HIV-infected blood being injected into bananas? Don't fall for this hoax

Messages being forwarded and circulated online claim that blood infected with the Human Immunodeficiency Virus (HIV) is being deliberately injected into fruits, particularly bananas.

A Stomper shared with Stomp one such message that had he received and asked us to "verify this" and "alert the public".

There is nothing to alert, however, except for the fact this is an old hoax that has resurfaced online and is causing undue panic.

The hoax has existed from as far back as in 2015, when a mother in Colorado, USA, shared Facebook photos showing red spots in her son's banana in a Nov 7 post.

According to The Washington Post, someone else named Anna Aquavia then reposted the pictures to her own Facebook page on Nov 9, with false details about the blood (why would anyone do this? WHY?!)

Anna had written: "Someone is injecting blood into bananas. The hospital tested the bananas and it is indeed blood."

However, the discolouration on the spotty bananas is actually just a type of deformity caused by bacteria.

This stems from a natural condition known as mokillo, which happens when a common bacteria enter the fruit and causes its centre to turn dark red.

More importantly, there are no health risks to people who have eaten these 'red bananas' i.e. you will not be infected with HIV or AIDS., a website known for validating and debunking stories as well as urban legends of question origin, has also explained this scientific phenomenon:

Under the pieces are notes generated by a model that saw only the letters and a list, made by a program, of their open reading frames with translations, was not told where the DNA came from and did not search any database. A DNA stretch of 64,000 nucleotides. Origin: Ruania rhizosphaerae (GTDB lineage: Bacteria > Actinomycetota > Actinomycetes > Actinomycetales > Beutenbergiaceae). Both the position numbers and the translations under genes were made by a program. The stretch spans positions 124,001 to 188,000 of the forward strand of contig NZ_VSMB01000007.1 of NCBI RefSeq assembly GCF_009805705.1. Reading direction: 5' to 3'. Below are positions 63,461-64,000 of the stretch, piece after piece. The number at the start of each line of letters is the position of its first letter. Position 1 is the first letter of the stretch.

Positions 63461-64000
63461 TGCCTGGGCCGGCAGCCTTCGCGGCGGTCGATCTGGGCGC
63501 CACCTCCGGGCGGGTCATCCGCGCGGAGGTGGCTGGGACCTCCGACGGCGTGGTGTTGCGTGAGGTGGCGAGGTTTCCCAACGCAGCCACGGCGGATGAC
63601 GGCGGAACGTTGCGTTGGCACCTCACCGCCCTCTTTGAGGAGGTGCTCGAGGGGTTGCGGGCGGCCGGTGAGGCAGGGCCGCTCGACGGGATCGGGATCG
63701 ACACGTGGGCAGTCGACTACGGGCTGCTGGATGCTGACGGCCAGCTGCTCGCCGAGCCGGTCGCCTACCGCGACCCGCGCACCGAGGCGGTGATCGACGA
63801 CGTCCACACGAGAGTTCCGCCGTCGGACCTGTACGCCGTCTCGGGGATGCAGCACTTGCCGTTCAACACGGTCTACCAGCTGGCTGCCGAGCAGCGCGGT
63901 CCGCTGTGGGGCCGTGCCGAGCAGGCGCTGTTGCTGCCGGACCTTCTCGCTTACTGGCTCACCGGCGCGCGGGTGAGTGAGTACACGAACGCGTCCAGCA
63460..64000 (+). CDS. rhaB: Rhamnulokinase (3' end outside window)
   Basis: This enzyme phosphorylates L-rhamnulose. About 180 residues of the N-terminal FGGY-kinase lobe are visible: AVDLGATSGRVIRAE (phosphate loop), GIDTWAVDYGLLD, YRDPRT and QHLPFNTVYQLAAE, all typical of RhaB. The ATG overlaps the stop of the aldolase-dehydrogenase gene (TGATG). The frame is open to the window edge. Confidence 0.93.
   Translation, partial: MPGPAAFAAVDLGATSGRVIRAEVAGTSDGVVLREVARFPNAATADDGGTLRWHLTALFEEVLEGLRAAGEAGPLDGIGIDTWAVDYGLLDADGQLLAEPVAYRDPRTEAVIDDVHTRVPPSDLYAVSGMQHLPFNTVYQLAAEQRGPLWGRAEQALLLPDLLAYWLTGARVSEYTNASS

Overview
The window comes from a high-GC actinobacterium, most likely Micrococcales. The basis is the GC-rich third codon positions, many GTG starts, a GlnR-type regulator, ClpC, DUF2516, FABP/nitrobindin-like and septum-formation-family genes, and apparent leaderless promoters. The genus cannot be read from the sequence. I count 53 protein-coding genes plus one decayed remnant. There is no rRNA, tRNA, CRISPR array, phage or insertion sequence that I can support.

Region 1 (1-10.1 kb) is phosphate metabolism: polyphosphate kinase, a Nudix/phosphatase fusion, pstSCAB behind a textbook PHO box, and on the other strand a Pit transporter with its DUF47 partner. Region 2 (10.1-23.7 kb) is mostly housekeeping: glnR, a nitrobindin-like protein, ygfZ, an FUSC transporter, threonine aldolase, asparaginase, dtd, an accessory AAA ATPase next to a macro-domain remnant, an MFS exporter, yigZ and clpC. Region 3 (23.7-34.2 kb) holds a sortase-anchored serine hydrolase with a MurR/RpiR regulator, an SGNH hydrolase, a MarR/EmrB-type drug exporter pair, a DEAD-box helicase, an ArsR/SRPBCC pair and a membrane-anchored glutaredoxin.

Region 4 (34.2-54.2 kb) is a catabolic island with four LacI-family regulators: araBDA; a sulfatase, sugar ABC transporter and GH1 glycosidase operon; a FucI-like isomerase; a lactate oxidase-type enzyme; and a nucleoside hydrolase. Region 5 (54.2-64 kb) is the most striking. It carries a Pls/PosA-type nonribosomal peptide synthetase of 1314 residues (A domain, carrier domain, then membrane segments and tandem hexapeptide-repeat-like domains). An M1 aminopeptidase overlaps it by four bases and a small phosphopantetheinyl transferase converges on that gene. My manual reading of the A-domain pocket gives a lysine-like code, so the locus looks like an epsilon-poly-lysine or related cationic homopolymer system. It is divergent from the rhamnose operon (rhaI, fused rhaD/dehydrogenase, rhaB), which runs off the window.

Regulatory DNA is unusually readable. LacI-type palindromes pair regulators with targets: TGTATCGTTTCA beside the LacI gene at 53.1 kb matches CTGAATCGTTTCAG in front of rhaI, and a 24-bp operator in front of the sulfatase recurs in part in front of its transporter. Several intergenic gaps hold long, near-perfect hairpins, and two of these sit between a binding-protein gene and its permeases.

Nigrospora is a fungal disease that causes the centre of the banana to turn dark red. Nigrospora can infect the fruit in tropical climates where bananas are grown.

Mokillo, moko, and blood disease bacterium are bacterial diseases that can also cause red discoloration in bananas.

While unappealing to eat, these diseases affecting bananas are not a threat to human health, however when in doubt, throw it out or compost them.

Lastly, it is nearly impossible for HIV to be transmitted via food.

Except for rare cases in which children consumed food that was pre-chewed by an HIV-infected caregiver, HIV has not been spread through food. The virus does not live long outside the body. You cannot get it from consuming food handled by an HIV-infected person; even if the food contained small amounts of HIV-infected blood or semen, exposure to the air, heat from cooking, and stomach acid would destroy the virus.